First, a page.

Soft Start / Fast Reset (Game Gear)
A subtle but important detail in part of the Game Gear red light boot circuit is it's soft start and reset circuit.
The Game Gear uses what looks like a passive inrush current limit circuit.
This is most commonly seem in circuits used to reduce inrush current.
With idea being Cin is charged by R1 when voltage is present on the power source. When the load needs power it is supplied via Cin through D1.
However this circuit appears to be used on the red light boot comparator circuit... for what reason? My best guess is it serves two purposes.
The first purpose is to prevent Vonf and Vres from rising too fast. Although Vref has to be lower than Vres to allow red light boot, the ASIC also requires Vres to be higher than around 0.6V too, otherwise it stays in reset. This behaviour is what allows the soft-start by keeping Vres lower than 0.6V for a short period.
On initial voltage being applied to Vbat from the power board, C49 would appear as a dead short, and so absorb all the current, keeping the voltage at 0V on the Vonf and Vres pins while it charges up through R50, slowing the rise of Vres until the capacitor charges.
This delay is very short (less than 200ms) but it is enough to allow the 5V rail and all capacitors in the system to stabilise. If it is too short, you sometimes get the red light coming on, going off again then coming back on and booting. If you get this symptom check your C49 capacitor is good, or increase its size to delay boot.
Once C49 is charged up it would hold potential of what Vbat used to be, and if Vbat drops quickly like on power-off, this capacitor would remain charged. While it slowly discharged it would keep the ASIC in an active state while the entire system powers voltages collapse over the course of around 2-10 seconds.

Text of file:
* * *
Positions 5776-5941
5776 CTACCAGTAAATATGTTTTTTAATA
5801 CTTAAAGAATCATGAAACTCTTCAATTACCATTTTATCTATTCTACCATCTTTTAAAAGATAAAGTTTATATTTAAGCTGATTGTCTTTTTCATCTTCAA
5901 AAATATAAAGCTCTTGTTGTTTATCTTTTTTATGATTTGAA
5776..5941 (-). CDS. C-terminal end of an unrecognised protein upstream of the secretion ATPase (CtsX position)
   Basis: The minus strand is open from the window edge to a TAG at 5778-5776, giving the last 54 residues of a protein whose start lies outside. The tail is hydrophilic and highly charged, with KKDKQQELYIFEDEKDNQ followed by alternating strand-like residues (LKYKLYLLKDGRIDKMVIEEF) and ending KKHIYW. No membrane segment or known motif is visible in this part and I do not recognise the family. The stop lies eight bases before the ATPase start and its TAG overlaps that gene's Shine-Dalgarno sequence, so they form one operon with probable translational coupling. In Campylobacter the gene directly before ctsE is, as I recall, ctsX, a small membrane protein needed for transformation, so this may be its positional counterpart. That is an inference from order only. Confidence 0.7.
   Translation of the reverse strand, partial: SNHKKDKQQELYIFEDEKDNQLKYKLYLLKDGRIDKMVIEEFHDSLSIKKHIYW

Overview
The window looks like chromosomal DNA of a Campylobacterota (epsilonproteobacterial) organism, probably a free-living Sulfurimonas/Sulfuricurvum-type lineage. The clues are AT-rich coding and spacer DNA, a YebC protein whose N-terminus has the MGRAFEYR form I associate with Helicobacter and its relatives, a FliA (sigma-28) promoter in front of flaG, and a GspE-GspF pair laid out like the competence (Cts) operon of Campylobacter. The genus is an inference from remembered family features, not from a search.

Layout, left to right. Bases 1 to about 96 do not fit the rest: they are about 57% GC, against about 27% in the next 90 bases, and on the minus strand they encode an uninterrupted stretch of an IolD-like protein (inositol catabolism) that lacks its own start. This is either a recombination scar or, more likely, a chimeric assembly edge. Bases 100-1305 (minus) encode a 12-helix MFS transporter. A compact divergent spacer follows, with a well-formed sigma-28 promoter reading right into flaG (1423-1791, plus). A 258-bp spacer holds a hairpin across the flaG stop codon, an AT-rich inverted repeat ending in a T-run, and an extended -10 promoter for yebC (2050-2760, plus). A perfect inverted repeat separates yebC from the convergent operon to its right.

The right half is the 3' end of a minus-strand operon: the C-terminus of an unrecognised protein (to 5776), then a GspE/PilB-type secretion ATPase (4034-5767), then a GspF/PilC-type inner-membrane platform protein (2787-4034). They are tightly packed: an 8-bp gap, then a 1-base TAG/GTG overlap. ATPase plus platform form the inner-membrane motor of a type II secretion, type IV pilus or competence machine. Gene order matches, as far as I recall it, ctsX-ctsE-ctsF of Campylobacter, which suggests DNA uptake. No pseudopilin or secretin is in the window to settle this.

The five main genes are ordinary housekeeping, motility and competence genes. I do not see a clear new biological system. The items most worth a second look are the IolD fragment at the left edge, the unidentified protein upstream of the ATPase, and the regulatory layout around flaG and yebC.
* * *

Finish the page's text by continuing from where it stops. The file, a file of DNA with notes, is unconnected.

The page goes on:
If the system was then powered back on within that time before the Vres pin had lowered to 0.6V or less than Vref, the system would never reset and the console would start up in a random mid-state.
However, thanks to the diode D4, when the power is disconnected all the potential stored in C49 is discharged immediately back into the power board circuit (which goes through the voltage regulator circuit, back into the 5V output and rapidly dissipates).
If you experience an issue with not being able to rapidly turn off and back on again, check D4 is not faulty.
A third and probably unintentional benefit to this circuit, as mentioned at the start, is as a passive incurrent current circuit for the input power supply that is powering the console (batteries, DC, USB etc...).
I do not think this was the intention, and it would be very minimum as C49 is small, but you do get a small inrush current limit from the circuit.